When Urban Meyer looks back on the best defensive lines that he's coached, one in particular stands out to the Ohio State head coach.
Unfortunately for Buckeye fans, it's the same one that stands out to them, but for all the wrong reasons.
While Chris Leak, Tim Tebow and Percy Harvin may have been the headliners, it was really Florida's D-line that led Meyer and the Gators to the 2006 BCS National Championship.
Nobody knows that better than Ohio State, who saw Heisman Trophy-winning quarterback Troy Smith sacked five times, held to minus-29 rushing yards and complete just 4-of-14 pass attempts in what was ultimately a 41-14 Gators victory over the Buckeyes in the national title game.
Jarvis Moss, Derrick Harvey and Ray McDonald. Those were the names that Ohio State fans heard early and often on that fateful January 2007 night in Glendale, Arizona—three players who would each go onto enjoy starting stints in the NFL.
Add in future NFLers Steven Harris, Joe Cohen and Jermaine Cunningham and it's easy to see that Meyer's 2006 defensive line was his best, as Ohio State knows from first-hand experience.
"I had an idea," Meyer responded when asked if he had an inkling that his 2006 Gators defensive line was going to have its way with the Buckeyes. "But not to that extreme."
Eight years later, that national title game remains a sore spot for some Ohio State fans, even after Meyer traded in his Florida blue and orange for scarlet and gray. But good news for the Buckeyes could be on the way, as the 13-year head coach believes that his 2014 defensive line in Columbus has a chance to challenge his 2006 unit for the best he's ever had.
"This one, if they all perform and stay healthy, could be at that level," Meyer said. "It's game-changers upfront."
Those "game-changers" include CBSSports.com's top-ranked defensive tackle for the 2015 NFL draft in Michael Bennett, a pair of former 247Sports 5-star prospects in Noah Spence and Adolphus Washington and arguably the most dominant freshman defensive lineman in Ohio State history in now-sophomore Joey Bosa. Rather than face the wrath of Meyer's recruiting prowess, the Buckeyes are now benefitting from it, perhaps in no place more than their defensive front-four.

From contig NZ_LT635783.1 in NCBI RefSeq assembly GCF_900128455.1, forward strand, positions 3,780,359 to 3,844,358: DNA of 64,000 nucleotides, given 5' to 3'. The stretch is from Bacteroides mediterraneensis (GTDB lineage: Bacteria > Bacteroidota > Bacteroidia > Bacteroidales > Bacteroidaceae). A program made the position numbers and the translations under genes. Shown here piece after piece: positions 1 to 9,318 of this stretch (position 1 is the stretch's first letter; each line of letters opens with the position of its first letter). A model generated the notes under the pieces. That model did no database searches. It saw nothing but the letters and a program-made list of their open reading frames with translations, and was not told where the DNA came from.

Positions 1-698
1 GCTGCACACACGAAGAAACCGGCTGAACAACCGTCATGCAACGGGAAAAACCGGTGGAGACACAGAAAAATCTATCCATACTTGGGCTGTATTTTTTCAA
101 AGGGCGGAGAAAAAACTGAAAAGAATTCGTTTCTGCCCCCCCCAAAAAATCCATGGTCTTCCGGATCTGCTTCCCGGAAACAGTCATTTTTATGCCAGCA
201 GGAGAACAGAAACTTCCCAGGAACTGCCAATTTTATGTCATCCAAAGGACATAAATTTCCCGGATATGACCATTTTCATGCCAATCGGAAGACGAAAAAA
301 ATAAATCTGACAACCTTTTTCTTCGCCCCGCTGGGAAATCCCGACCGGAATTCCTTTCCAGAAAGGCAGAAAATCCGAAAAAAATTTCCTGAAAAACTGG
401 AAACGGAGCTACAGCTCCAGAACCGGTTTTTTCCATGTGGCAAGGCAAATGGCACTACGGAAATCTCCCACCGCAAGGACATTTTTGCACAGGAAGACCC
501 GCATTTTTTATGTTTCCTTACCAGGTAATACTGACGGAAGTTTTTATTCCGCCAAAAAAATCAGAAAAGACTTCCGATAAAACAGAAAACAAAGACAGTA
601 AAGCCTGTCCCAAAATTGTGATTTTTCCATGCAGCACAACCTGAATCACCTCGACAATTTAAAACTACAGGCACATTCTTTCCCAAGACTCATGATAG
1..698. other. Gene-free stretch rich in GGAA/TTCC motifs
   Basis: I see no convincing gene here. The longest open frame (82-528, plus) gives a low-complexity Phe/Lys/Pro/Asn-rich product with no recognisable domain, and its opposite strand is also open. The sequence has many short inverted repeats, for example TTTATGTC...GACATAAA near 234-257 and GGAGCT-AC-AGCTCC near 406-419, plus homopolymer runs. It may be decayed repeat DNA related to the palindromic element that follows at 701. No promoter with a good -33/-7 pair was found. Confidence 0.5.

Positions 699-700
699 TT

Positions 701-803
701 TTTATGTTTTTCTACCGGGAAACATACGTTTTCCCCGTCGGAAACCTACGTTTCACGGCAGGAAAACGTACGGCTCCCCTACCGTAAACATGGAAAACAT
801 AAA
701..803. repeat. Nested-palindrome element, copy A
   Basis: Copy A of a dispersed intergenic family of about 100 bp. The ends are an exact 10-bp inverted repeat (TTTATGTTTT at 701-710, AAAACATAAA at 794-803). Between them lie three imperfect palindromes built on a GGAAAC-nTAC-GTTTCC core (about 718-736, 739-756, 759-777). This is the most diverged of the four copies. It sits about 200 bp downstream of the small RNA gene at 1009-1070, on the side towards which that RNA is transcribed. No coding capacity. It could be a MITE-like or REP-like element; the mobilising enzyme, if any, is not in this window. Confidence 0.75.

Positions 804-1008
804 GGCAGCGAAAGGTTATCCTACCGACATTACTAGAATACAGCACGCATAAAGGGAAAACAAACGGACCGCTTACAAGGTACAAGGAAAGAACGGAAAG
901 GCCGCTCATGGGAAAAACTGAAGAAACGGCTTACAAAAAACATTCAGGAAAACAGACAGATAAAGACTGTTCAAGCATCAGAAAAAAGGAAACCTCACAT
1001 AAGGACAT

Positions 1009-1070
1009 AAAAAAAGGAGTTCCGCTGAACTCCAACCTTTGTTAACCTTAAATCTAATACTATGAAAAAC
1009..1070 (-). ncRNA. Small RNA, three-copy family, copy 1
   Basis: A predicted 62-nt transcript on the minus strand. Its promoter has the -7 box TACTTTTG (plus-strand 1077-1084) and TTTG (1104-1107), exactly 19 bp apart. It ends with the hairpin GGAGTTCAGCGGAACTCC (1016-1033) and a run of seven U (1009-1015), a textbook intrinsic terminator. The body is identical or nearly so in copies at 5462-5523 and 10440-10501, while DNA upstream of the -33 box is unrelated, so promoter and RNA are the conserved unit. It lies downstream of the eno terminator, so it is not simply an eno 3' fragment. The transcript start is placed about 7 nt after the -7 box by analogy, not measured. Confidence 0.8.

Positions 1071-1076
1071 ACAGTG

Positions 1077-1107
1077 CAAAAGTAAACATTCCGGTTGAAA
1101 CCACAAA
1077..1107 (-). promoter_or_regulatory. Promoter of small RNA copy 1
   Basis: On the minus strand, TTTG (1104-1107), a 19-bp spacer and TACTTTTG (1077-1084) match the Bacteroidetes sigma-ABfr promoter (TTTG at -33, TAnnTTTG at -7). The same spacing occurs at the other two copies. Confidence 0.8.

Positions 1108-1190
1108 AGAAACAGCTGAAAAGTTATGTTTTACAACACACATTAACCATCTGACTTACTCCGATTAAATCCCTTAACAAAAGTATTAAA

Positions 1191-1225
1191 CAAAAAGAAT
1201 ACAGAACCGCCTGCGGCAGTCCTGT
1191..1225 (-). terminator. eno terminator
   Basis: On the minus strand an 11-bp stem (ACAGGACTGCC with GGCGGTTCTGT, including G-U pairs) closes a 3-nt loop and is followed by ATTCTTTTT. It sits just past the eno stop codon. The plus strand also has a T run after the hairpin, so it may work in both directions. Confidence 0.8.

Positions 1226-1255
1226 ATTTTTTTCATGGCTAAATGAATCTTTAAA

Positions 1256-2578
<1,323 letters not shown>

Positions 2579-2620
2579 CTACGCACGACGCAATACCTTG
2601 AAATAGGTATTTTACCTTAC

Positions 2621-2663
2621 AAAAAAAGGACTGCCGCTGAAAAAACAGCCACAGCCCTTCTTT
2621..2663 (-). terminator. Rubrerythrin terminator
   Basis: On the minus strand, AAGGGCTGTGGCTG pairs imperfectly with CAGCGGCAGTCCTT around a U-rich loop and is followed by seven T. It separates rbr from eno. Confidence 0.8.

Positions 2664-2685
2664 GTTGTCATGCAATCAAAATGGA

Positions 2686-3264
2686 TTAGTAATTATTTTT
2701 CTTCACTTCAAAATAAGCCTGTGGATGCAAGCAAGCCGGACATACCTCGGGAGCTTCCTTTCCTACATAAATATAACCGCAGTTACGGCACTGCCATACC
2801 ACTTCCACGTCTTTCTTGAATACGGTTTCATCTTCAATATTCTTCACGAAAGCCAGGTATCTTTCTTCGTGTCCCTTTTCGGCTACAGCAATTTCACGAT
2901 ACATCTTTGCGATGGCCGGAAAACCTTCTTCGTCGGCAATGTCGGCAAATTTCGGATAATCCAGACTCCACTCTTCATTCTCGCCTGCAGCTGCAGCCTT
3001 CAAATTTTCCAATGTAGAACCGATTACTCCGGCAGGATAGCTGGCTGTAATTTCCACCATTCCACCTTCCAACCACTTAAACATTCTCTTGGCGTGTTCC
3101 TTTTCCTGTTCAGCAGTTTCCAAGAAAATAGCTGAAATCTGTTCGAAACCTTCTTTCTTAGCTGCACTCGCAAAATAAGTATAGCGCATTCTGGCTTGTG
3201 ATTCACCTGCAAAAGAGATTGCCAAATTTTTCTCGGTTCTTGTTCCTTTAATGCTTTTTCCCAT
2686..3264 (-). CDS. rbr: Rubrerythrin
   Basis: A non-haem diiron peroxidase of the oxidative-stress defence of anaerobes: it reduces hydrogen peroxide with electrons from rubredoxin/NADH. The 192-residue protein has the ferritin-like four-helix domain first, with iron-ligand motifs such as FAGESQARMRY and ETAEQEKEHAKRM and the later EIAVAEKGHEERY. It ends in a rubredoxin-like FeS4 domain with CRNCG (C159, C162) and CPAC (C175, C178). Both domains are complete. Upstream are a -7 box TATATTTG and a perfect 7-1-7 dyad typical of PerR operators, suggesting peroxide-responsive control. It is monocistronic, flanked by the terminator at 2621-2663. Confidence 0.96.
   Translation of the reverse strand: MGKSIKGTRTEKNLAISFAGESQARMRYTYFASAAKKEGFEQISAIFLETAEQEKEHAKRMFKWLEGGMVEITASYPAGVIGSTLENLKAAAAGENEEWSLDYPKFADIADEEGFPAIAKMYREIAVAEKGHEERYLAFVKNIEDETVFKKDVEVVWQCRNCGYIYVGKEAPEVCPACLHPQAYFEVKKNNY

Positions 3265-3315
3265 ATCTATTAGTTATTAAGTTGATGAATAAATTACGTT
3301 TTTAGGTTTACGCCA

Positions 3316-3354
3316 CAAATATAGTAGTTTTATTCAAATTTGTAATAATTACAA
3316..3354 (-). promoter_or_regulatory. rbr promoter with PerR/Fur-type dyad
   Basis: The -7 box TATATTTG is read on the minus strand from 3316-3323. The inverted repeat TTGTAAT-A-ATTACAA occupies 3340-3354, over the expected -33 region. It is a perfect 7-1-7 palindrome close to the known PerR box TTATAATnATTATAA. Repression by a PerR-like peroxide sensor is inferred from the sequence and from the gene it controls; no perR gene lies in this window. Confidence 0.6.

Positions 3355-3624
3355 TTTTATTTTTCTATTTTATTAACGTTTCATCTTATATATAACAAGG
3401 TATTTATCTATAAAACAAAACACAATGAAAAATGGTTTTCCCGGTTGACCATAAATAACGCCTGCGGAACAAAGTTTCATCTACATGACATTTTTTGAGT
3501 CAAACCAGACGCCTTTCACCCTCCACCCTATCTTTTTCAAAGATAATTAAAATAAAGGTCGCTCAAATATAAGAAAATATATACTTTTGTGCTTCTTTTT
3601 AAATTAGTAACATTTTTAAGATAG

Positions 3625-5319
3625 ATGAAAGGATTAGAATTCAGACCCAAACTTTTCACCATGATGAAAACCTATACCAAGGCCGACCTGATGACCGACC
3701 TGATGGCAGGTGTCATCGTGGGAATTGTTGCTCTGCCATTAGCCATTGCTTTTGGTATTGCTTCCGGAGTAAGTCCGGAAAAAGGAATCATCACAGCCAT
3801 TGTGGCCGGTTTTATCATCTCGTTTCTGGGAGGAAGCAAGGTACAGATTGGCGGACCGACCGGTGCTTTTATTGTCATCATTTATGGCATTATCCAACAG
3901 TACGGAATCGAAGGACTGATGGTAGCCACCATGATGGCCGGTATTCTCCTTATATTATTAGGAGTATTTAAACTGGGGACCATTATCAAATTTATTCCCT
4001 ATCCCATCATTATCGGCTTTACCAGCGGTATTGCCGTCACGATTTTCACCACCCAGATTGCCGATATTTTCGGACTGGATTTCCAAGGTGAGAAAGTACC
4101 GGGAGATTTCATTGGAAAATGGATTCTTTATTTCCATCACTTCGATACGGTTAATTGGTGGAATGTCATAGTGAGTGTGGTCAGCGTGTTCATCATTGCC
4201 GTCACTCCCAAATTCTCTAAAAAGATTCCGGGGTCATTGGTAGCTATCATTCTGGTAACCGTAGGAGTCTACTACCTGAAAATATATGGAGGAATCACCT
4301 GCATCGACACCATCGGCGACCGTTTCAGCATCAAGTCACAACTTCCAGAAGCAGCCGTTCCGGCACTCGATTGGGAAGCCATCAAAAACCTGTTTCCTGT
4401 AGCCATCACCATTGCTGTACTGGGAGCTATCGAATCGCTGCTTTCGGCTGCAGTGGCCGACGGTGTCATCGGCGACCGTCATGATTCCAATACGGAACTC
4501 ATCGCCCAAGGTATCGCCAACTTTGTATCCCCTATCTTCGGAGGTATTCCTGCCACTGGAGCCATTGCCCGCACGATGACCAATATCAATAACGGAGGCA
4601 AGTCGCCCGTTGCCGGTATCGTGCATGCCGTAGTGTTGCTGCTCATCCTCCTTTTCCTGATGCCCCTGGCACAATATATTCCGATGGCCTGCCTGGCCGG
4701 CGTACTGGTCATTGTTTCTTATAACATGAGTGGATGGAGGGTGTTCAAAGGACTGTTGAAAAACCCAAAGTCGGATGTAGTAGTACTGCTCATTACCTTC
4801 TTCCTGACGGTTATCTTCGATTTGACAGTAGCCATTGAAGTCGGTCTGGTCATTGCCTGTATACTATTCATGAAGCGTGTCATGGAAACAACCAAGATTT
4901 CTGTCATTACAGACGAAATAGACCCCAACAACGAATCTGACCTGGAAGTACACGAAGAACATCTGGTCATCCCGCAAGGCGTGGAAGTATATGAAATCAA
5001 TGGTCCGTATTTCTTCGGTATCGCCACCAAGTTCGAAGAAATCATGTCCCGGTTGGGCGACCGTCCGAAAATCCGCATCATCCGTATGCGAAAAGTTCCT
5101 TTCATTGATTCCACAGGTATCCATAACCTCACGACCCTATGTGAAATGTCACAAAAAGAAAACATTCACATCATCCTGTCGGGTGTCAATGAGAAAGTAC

The elder statesman of the group is Bennett, the lone senior who also finds himself on no less than four major preseason award watch lists. The 6'2", 288-pounder recorded 42 tackles—11.5 of which came for a loss—and seven sacks in 2013, but Meyer believes that the Centerville, Ohio, native's best football is still ahead of him.
"He played the first five or six games like an All-Big Ten player," Meyer said of Bennett's 2013 campaign. "The last half of the season he had some shoulder issues and did not play like that. This is his last call. He could be as high as an early draft pick to a free agent. That's up to him."
The same could be said for Washington, who entered last season with sky-high expectations but was ultimately replaced in the starting lineup by Bosa after suffering a groin injury in the second game of the year. Limited to situational packages upon his return, Washington never regained his starting status, but the 6'4", 288-pounder now finds himself penciled in as one of Ohio State's starting defensive tackles.